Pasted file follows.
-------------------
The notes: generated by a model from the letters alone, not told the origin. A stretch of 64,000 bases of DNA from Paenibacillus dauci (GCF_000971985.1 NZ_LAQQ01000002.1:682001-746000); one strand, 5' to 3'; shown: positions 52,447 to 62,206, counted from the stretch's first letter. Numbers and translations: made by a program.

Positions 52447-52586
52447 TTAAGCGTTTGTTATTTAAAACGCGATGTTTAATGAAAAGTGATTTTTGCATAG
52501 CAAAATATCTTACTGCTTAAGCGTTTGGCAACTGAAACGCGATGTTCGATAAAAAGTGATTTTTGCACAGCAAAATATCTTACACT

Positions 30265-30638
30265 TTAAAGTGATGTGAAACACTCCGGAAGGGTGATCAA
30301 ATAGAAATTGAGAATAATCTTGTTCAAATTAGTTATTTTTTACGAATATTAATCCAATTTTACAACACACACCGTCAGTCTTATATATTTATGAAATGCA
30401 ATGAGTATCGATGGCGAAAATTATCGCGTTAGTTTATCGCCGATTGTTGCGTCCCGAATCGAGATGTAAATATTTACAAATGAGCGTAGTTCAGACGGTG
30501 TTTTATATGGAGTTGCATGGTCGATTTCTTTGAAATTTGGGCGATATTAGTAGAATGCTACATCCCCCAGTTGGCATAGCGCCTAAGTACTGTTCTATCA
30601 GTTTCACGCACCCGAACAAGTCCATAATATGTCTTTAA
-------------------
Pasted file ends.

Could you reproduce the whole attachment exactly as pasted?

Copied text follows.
The notes: generated by a model from the letters alone, not told the origin. A stretch of 64,000 bases of DNA from Paenibacillus dauci (GCF_000971985.1 NZ_LAQQ01000002.1:682001-746000); one strand, 5' to 3'; shown: positions 52,447 to 62,206, counted from the stretch's first letter. Numbers and translations: made by a program.

Positions 52447-52586
52447 TTAAGCGTTTGTTATTTAAAACGCGATGTTTAATGAAAAGTGATTTTTGCATAG
52501 CAAAATATCTTACTGCTTAAGCGTTTGGCAACTGAAACGCGATGTTCGATAAAAAGTGATTTTTGCACAGCAAAATATCTTACACT

Positions 30265-30638
30265 TTAAAGTGATGTGAAACACTCCGGAAGGGTGATCAA
30301 ATAGAAATTGAGAATAATCTTGTTCAAATTAGTTATTTTTTACGAATATTAATCCAATTTTACAACACACACCGTCAGTCTTATATATTTATGAAATGCA
30401 ATGAGTATCGATGGCGAAAATTATCGCGTTAGTTTATCGCCGATTGTTGCGTCCCGAATCGAGATGTAAATATTTACAAATGAGCGTAGTTCAGACGGTG
30501 TTTTATATGGAGTTGCATGGTCGATTTCTTTGAAATTTGGGCGATATTAGTAGAATGCTACATCCCCCAGTTGGCATAGCGCCTAAGTACTGTTCTATCA
30601 GTTTCACGCACCCGAACAAGTCCATAATATGTCTTTAA